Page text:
Compared to humans, dogs are quite susceptible to overheating because they don't have any sweat glands, except on the pads of their feet. Dogs rely on panting to dispel heat. This works by speeding up the evaporation of water from the surface of the tongue. Dogs with short muzzles and heavy coated breeds in warm climates are at increased risk of heat stress. Dogs suffering from an underlying disease such as lung or heart disease are also less able to cope with high temperatures.
Unfortunately, heat stress most often occurs when dogs are left in cars. Cars act like glasshouses when left in the sun, heating up very quickly, even in mild weather. The temperature in a parked car can easily rise above 50°C in a very short time. The resulting high temperatures together with the high humidity in an enclosed car rapidly overwhelm the dog's cooling mechanism. The obvious solution is to never leave your dog in a parked car. Even with the windows open your dog can quickly suffer heat stroke and die.
Avoiding heat stress is mainly a matter of common sense. All dogs need appropriate shelter out of doors and access to plenty of cool drinking water. Dogs should not be exercised excessively in hot humid weather.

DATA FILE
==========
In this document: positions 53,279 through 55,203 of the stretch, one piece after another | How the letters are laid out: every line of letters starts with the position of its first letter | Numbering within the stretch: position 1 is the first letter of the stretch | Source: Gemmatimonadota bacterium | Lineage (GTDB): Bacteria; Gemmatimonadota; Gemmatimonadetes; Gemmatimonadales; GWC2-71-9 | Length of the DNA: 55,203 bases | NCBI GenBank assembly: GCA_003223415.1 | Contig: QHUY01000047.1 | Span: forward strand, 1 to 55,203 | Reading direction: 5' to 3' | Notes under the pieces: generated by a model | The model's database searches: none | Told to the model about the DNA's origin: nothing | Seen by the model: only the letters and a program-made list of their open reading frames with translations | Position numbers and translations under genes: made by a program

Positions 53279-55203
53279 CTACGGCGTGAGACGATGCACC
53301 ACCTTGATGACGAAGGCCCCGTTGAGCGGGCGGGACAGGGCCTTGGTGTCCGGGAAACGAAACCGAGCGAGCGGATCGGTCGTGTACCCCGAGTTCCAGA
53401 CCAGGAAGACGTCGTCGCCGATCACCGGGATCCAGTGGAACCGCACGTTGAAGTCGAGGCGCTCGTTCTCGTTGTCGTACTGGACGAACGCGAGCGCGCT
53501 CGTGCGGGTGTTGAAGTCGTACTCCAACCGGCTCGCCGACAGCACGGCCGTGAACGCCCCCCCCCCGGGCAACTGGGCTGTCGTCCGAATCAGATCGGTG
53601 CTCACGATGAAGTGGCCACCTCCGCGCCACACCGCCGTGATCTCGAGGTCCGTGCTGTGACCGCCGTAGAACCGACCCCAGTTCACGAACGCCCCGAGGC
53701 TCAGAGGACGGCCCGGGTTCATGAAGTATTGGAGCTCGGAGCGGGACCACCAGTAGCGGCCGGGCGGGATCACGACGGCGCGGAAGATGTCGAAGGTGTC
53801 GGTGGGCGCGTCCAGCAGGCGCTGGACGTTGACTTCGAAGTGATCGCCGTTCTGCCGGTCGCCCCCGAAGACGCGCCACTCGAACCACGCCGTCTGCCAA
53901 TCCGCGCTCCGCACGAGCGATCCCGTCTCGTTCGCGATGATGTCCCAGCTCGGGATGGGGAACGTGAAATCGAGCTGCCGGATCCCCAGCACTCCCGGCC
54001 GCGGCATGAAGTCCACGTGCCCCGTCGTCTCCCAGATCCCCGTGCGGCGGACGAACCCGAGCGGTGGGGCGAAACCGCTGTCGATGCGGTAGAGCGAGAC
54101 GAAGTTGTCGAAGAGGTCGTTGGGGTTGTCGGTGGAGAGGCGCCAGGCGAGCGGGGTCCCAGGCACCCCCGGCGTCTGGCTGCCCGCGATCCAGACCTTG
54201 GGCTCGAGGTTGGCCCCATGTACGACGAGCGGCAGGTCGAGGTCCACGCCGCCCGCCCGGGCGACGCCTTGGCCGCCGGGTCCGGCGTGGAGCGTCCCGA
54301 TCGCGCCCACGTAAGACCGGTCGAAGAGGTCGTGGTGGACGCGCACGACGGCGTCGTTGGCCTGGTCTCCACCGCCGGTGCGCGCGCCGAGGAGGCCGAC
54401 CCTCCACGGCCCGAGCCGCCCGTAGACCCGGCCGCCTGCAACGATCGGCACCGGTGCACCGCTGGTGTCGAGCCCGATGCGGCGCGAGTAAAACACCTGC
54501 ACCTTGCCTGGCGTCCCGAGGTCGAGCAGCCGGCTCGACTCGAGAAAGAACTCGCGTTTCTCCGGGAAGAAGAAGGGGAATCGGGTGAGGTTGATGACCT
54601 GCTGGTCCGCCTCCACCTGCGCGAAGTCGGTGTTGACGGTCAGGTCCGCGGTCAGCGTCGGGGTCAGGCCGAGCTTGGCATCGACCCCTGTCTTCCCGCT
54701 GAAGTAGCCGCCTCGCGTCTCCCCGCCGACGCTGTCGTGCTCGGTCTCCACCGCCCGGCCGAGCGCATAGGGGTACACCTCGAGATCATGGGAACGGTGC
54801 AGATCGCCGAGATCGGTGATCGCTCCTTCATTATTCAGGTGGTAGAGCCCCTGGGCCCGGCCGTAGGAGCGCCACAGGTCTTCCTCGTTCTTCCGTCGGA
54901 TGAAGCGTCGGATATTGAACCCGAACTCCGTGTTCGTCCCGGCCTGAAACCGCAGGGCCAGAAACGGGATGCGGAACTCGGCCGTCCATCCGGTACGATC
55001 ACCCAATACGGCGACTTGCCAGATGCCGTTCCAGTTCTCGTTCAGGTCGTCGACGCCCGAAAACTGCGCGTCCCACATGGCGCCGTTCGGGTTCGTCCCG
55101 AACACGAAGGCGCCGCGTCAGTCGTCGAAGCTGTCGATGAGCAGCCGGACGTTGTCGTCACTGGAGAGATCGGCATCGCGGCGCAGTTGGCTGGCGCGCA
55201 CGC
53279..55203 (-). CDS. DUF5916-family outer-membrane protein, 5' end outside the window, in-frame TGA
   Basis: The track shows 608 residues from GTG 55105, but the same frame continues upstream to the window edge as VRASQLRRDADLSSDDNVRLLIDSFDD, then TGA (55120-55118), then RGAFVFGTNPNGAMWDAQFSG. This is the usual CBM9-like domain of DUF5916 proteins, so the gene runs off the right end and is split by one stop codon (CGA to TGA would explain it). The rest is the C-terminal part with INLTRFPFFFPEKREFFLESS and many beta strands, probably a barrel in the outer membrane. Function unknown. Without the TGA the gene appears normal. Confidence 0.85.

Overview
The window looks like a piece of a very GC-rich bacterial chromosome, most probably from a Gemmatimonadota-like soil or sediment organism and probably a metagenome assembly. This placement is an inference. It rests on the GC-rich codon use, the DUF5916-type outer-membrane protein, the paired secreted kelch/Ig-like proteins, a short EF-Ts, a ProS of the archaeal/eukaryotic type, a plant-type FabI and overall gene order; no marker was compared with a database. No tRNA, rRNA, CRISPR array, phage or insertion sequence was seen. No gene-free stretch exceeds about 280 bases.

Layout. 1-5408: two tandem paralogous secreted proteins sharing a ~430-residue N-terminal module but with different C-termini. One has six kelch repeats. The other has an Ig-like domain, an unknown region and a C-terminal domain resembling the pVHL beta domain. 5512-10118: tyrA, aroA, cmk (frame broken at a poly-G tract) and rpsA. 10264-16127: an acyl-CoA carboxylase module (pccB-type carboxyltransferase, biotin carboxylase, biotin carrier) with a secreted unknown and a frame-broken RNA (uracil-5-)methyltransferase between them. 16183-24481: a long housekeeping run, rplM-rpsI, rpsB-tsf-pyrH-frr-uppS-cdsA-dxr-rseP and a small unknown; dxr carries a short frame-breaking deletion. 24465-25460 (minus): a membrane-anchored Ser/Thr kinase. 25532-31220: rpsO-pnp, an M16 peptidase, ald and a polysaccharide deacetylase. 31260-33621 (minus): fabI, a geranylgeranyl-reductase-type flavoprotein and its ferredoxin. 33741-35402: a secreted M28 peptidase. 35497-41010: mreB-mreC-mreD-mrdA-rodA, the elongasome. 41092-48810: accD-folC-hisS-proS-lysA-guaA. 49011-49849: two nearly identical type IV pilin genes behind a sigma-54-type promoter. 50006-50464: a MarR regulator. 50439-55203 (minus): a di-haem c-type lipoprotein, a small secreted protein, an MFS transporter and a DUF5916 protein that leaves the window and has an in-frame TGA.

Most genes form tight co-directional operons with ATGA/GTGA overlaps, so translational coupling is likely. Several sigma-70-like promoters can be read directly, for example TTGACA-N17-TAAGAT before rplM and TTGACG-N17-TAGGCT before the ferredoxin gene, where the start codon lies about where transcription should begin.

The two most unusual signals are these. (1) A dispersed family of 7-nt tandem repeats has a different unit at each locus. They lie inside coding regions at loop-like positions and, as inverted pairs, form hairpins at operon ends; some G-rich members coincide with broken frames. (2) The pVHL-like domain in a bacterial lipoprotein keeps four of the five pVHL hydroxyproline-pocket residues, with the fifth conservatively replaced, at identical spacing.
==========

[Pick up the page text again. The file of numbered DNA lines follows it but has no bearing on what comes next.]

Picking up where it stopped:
Heat stroke or Hyperthermia in dogs is an emergency situation requiring immediate attention. A dog can endure body temperature increases for only a short time.
Signs of heatstroke are excessive panting or difficulty breathing, a body temperature above 44 degrees (normal temperature is 38- 39 degrees), collapse, bloody diarrhoea or vomit, depression, stupor, seizures or coma.
First aid required:
Get your dog out of direct heat
Hose the dog with cool (not cold) water
Place water soaked towels on the head, neck, feet, chest and abdomen
Point a fan in the dog's direction
Take him to the nearest veterinarian immediately. Some problems may not show up for hours or days.